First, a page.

The U.S. Department of Commerce’s Bureau of Industry and Security (“BIS”) recently published an Advanced Notice of Proposed Rulemaking (“ANPRM”) regarding the identification and review of controls for certain “foundational technologies.” This ANPRM represents another step toward implementation of the “emerging and foundational technology” provisions set forth in the Export Control Reform Act (“ECRA”) of 2018, which has been slow to get off the ground. Section 1758 of the ECRA requires that “foundational technologies” be identified and that BIS establish appropriate controls for that technology under the Export Administration Regulations (“EAR”).
The ANPRM solicits public comments concerning the definition of and criteria for identifying “foundational technologies” in order to apply controls to “emerging technologies” and “foundational technologies” which are essential to U.S. national security, pursuant to the ECRA. Specifically, BIS is asking interested parties to submit comments by October 26, 2020, responding to the following topics:
-How to further define foundational technology to assist in the identification of such items;
-sources to identify such items;
-criteria to determine whether controlled items identified in AT level Export Control Classification Numbers (ECCNs), in whole or in part, or covered by EAR99 categories, for which a license is not required to countries subject to a U.S. arms embargo, are essential to U.S. national security;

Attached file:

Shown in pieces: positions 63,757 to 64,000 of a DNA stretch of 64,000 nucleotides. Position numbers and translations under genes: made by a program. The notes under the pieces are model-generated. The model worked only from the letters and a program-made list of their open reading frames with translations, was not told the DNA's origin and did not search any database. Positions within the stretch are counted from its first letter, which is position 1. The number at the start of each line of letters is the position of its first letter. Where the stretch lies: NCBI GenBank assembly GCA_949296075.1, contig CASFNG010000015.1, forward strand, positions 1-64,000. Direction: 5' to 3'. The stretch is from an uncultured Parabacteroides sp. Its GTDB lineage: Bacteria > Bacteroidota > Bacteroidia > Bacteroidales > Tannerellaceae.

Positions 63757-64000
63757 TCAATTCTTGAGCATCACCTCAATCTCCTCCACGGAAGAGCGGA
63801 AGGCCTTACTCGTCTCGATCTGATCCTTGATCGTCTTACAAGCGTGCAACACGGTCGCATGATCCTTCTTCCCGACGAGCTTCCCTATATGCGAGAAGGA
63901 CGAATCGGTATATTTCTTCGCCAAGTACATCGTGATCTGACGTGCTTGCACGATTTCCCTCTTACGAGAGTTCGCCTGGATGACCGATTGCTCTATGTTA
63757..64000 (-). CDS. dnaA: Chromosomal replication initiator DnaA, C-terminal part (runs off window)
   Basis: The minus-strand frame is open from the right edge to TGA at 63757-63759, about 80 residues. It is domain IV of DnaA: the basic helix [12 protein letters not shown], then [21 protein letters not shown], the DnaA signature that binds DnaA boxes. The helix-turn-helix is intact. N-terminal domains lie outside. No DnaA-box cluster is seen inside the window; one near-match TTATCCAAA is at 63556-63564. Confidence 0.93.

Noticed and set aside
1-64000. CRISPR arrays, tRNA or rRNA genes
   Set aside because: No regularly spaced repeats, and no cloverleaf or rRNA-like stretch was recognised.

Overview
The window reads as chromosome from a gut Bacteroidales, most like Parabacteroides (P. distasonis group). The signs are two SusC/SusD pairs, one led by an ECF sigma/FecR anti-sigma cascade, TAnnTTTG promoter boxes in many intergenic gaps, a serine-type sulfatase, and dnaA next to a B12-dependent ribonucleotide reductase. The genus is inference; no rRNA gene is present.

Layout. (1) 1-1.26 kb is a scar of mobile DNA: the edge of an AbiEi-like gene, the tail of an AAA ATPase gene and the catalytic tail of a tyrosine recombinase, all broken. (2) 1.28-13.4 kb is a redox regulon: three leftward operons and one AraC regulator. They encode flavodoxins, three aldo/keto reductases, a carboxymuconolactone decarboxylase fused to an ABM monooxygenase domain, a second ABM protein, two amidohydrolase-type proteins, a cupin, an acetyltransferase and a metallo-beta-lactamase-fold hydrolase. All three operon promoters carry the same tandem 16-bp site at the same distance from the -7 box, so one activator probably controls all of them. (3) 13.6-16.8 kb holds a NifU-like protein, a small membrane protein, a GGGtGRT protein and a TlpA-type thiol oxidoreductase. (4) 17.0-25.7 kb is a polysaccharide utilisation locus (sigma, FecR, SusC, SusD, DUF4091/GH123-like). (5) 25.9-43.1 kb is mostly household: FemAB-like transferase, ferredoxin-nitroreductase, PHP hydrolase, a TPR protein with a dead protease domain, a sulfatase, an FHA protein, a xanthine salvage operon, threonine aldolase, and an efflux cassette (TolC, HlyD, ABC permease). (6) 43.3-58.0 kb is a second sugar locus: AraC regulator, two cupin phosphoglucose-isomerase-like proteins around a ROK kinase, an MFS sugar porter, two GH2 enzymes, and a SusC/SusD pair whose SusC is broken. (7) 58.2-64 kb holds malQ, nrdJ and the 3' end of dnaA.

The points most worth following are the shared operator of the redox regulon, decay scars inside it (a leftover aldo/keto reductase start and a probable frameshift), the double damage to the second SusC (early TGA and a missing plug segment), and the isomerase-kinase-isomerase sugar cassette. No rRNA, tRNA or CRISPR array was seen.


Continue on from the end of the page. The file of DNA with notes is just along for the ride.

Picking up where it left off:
-the status of development of foundational technologies in the United States and other countries;
-the impact specific foundational technology controls may have on the development of such technologies in the U.S.;
-examples of implementing controls based on end-use and/or end-user rather than, or in addition to, technology-based controls;
-any enabling technologies, including tooling, testing, and certification equipment, that should be included within the scope of a foundational technology; and
-any other approaches to the issue of identifying foundational technologies important to U.S. national security, including the stage of development or maturity level of a foundational technology that would warrant consideration for export control.
BIS explained that it does not seek to expand jurisdiction over technologies that are not already subject to the EAR. BIS, through an interagency process, seeks to determine whether there are specific foundational technologies that warrant more restrictive controls. Interested parties may submit comments through the federal rulemaking portal (regulations.gov) or via mail to BIS.
Husch Blackwell encourages clients and companies to review the recent ANPRM for applicability.
Cortney O’Toole Morgan is a Washington D.C.-based partner with the law firm Husch Blackwell LLP. She leads the firm’s International Trade & Supply Chain group.
Julia Banegas is an attorney in Husch Blackwell LLP’s Washington, D.C. office.
Camron Greer is an Assistant Trade Analyst in Husch Blackwell LLP’s Washington D.C. office.